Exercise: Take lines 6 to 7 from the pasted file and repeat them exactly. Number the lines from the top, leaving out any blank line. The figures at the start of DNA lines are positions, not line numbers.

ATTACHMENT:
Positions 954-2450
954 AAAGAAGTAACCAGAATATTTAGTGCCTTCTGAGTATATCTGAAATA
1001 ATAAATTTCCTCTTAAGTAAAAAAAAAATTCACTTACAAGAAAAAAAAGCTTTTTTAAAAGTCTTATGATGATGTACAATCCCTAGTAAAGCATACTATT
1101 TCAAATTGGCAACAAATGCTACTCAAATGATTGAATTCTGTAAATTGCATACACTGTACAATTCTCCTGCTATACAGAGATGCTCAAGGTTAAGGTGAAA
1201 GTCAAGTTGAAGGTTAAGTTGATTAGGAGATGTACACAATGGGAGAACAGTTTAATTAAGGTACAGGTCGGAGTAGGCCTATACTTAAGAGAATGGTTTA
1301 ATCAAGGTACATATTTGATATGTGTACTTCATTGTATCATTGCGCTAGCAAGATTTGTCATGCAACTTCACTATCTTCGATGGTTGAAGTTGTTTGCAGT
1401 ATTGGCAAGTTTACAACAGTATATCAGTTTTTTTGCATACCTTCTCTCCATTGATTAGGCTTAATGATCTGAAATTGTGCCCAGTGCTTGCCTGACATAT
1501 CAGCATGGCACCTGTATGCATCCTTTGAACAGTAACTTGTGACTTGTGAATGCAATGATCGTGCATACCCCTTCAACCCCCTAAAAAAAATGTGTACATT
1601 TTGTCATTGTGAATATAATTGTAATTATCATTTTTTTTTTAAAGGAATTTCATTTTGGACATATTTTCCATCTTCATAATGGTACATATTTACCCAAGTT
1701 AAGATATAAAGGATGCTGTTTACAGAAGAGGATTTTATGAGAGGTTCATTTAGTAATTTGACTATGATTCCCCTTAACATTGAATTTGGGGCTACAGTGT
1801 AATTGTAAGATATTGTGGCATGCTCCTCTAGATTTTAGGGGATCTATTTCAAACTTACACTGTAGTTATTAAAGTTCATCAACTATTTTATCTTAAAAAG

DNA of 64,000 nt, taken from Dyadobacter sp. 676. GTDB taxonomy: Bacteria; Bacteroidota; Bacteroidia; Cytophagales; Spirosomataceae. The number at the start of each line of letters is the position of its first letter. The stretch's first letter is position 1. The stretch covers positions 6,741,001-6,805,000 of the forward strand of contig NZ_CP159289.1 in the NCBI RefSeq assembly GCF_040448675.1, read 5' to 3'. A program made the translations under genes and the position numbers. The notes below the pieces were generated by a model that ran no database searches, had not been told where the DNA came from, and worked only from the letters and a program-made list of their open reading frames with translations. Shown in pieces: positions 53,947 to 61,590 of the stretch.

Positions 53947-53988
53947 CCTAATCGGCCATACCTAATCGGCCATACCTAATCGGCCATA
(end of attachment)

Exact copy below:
1301 ATCAAGGTACATATTTGATATGTGTACTTCATTGTATCATTGCGCTAGCAAGATTTGTCATGCAACTTCACTATCTTCGATGGTTGAAGTTGTTTGCAGT
1401 ATTGGCAAGTTTACAACAGTATATCAGTTTTTTTGCATACCTTCTCTCCATTGATTAGGCTTAATGATCTGAAATTGTGCCCAGTGCTTGCCTGACATAT